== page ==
HDA Creation - tips & tricks

Check out this blog post for a number of handy things that I constantly utilize when creating HDAs

Create the install.hda

First, create the digital asset that will act as our installer.

  1. In obj context, create a null.
    Houdini Environment HDA Create Null

    Houdini Installer HDA Create Null

  2. With the null selected, click the Create Subnet button
    Houdini Environment HDA Create Subnet

    Houdini Installer HDA – Create Subnet

  3. Right click on the newly created subnet and select Create Digital Asset…
    Houdini Environment HDA Create Digital Asset

    Houdini Installer HDA – Create Digital Asset

  4. In the Creation Dialog for Operator Name, put your  digital assets into a unique namespace (lcg), followed by nodeName, and version number. The Label is the human readable label. Save this particular digital asset outside of the otl folder, because in the end, the user browse to this digital asset to install our framework.
    Houdini Environment HDA Creation Settings

    Houdini Installer HDA – Creation Settings

  5. Dive inside of the digital asset and delete the null. We only need the shell of the HDA for the installer.

Basic Properties

Select some cool icon – I choose the plug because it seems fitting to what this HDA will do.

Houdini Environment Hda Set Icon

Houdini Installer HDA – Set Icon

Parameters Properties

Create 2 string parameters. Name them “houdini_path” & “package_path”. These will show the user, the paths we added. For info display, I like to disable the parameters so they will not be able to be edited by the end user – we make them read only.

We do this by writing an expression on the “Disable When” – we use something that will always be true – { 0 < 1 }

HDA properties

HDA Properties

Scripts Properties

Go to the scripts area and on the “Event Handler” drop down, select “Python Module” and “On Created”. This creates 2 internal Python modules to the HDA (make sure that the “Edit as” drop down is set to Python for the On Created callback module). Check the Python snippets below as far as what code goes into each module.

Extra files properties

We get the package json code from the “Extra Files” section of the HDA as well as the formatted success message for the pop up window.

Go to the “Extra Files” tab -> type “PACKAGE_TEMPLATE” in the “Section Name” field and click the “Add Empty Section” button. Repeat this process for a SUCCESS_MESSAGE section.

Houdini Environment HDA Create Extra files

Houdini Installer HDA Create Extra files

The SUCCESS_MESSAGE section looks like the below. Since this can contain HTML tags, it was practically impossible to show it in text form on this web site 🙂

Houdini Environment HDA Success message section

Houdini Installer HDA Success message section


Execution flow of the hda

When the node is created, the “on_created” Python function will trigger. The function creates the package file (and folder if it does not exist) and messages what happened to the user.

Since the script queries where it is being run from, put your tool framework anywhere and this will “just work” since the user will browse to this HDA.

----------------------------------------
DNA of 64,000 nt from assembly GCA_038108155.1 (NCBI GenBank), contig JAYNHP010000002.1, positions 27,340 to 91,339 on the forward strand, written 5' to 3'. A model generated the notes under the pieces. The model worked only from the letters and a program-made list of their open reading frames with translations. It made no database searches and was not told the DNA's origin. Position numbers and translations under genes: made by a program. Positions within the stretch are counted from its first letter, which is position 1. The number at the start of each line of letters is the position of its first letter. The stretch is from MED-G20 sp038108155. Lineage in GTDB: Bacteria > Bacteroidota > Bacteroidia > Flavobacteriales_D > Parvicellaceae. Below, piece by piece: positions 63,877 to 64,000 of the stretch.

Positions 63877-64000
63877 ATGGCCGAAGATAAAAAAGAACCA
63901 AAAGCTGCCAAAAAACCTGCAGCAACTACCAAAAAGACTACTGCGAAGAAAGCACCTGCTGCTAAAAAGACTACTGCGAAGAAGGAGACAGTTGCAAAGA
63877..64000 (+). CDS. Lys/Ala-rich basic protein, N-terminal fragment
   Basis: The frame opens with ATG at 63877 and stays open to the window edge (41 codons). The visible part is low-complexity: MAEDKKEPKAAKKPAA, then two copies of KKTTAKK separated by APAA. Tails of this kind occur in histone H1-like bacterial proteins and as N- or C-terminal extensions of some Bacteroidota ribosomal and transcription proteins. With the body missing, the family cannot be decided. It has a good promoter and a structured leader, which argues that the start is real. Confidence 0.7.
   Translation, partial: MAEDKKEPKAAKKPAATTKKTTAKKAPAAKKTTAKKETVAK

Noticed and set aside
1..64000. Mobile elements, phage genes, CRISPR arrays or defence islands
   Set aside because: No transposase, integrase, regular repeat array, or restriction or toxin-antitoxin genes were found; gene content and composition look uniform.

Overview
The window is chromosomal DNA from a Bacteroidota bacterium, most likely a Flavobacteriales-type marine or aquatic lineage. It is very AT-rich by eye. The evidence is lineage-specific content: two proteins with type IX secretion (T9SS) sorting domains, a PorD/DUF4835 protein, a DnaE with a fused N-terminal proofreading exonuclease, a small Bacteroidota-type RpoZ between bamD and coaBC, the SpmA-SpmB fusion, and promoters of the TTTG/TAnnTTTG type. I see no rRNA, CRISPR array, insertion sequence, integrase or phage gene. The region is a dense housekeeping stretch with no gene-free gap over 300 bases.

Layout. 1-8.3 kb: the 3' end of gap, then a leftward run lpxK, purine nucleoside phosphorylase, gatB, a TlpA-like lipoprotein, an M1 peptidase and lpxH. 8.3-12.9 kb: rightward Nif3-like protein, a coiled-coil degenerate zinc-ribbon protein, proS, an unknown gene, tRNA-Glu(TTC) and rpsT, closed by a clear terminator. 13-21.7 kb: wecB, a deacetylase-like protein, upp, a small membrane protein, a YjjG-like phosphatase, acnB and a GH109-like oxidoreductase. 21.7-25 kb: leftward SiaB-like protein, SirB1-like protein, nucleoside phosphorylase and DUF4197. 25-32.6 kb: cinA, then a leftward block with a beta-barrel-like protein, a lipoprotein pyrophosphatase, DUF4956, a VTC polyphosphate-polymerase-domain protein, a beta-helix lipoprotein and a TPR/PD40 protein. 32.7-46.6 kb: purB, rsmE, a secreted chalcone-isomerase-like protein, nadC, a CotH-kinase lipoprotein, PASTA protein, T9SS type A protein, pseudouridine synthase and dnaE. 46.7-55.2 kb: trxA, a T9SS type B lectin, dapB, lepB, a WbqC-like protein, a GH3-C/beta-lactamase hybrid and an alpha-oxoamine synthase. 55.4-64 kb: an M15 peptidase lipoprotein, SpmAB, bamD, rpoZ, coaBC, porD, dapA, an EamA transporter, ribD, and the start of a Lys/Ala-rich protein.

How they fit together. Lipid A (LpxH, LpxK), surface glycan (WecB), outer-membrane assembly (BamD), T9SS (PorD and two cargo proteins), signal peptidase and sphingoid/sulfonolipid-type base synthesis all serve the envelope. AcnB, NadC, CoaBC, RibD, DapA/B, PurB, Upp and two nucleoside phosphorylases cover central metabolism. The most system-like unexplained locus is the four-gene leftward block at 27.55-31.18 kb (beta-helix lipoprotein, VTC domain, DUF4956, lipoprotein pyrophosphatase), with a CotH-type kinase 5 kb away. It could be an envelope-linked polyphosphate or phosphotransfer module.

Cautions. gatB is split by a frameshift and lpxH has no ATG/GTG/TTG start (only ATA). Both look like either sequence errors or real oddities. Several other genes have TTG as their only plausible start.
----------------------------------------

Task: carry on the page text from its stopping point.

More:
In a Houdini session, click file->Import Houdini digital asset…

Super cool tip – double click the Installer HDA outside a Houdini session, and the latest version of Houdini will automatically launch and create the node. We figure out the root path, where the user is running our framework from and build the path to our Houdini folder.

This is actually all we need to get our entire frame work up and running, but we need to drop in a key script to really get it to sing.

Framework Structure

For our example, our framework structure looks like the below image.

  1. Houdini site that we have added via the package mechanism.
  2. Python script that will be automatically run when Houdini starts up.  Add our framework’s python root to the system path so that we can import and run our own python code.
  3. Another key worded folder and Python script. This script will trigger before the scene is saved. Perfect opportunity to add logic and handle automatic source control check outs of your hip files.
  4. Python root. Notice, the other blue source folder called lib. We will also add it to the sys.path – contains third party modules and packages.
  5. Location to save our installer.hda file.

Below you will find the Python code that is in pythonrc.py. This is the python file that runs when Houdini starts up. Find all the other key worded scripts you can drop in to make things happen post save or when Houdini opens a scene. SideFx documentation.

Houdini Environment Framework

Framework Structure

Uninstalling

Create a copy of the install hda and make the name changes shown below. To bring up the initial window, right click on the install  HDA and choose -> Show in asset manager. Then right click -> Copy…

Houdini environment copy hda

Copy hda

The callback on_create python function is shown below and I tweaked the success message to fit the action of uninstalling.

Steps to installing / uninstalling

Houdini Environment Installing

Houdini Environment Installing

Houdini Environment Uninstalling

Houdini Environment Uninstalling

Conclusion

This approach is simple to implement and very easy to maintain. Since we are automatically calling all the packages inside our Houdini site packages directory, it is very simple to add in new hda directories (OTL_SCAN_PATH) whenever we need to.

I hope this article is useful to you. If it is, please drop me a comment below. Feel free to share your own experience and how you go about dealing with the Houdini environment setup.

Cheers,


About the Author

Christian Akesson

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Technical Artist at Amazon Game Studios. Maya user since beta 1 in 1999. Mostly in Houdini these days....